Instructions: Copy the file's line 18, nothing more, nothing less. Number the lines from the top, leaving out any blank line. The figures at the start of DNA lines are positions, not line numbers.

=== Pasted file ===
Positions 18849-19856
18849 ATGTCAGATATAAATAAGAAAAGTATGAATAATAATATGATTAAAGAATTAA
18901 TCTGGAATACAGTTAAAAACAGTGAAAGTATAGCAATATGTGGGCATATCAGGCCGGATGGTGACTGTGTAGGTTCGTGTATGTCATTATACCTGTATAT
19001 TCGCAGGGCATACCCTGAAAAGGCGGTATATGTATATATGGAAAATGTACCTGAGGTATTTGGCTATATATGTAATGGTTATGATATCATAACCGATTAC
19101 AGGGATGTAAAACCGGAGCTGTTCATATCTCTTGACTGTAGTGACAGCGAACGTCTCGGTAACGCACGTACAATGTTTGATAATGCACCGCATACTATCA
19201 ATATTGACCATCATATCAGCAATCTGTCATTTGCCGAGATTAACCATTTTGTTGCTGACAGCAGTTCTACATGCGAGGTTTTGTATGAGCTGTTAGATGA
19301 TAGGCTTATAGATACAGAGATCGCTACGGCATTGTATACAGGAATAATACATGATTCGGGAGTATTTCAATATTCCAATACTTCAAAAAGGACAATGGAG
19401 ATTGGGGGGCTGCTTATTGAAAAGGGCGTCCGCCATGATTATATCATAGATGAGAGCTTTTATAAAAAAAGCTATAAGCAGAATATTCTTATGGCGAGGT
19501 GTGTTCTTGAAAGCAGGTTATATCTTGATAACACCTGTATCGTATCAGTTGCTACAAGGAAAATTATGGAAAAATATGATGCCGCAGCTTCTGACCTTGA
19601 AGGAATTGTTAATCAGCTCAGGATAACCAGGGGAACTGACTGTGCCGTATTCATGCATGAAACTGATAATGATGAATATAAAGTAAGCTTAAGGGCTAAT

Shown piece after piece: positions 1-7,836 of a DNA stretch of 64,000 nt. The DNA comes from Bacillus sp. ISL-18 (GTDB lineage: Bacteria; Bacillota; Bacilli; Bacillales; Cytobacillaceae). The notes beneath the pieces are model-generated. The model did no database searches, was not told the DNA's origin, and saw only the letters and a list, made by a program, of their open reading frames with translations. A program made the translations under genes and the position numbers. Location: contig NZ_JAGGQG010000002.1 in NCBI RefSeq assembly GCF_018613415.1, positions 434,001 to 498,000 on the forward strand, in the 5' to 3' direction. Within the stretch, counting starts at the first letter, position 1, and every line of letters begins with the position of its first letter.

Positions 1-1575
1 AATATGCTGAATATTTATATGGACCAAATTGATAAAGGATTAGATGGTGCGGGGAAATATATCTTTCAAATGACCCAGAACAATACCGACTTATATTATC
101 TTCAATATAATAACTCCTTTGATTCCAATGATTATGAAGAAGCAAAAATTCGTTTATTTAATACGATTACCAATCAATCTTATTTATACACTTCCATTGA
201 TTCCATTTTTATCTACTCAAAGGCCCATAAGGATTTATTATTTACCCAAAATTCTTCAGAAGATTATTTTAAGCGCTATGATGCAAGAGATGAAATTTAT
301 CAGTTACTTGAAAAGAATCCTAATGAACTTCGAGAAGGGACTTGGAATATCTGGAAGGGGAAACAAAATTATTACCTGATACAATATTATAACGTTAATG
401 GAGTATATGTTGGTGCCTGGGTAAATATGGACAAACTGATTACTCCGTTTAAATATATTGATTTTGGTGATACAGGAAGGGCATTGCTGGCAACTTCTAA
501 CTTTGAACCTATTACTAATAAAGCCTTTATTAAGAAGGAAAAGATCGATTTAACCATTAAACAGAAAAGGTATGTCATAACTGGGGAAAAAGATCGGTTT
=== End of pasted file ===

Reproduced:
501 CTTTGAACCTATTACTAATAAAGCCTTTATTAAGAAGGAAAAGATCGATTTAACCATTAAACAGAAAAGGTATGTCATAACTGGGGAAAAAGATCGGTTT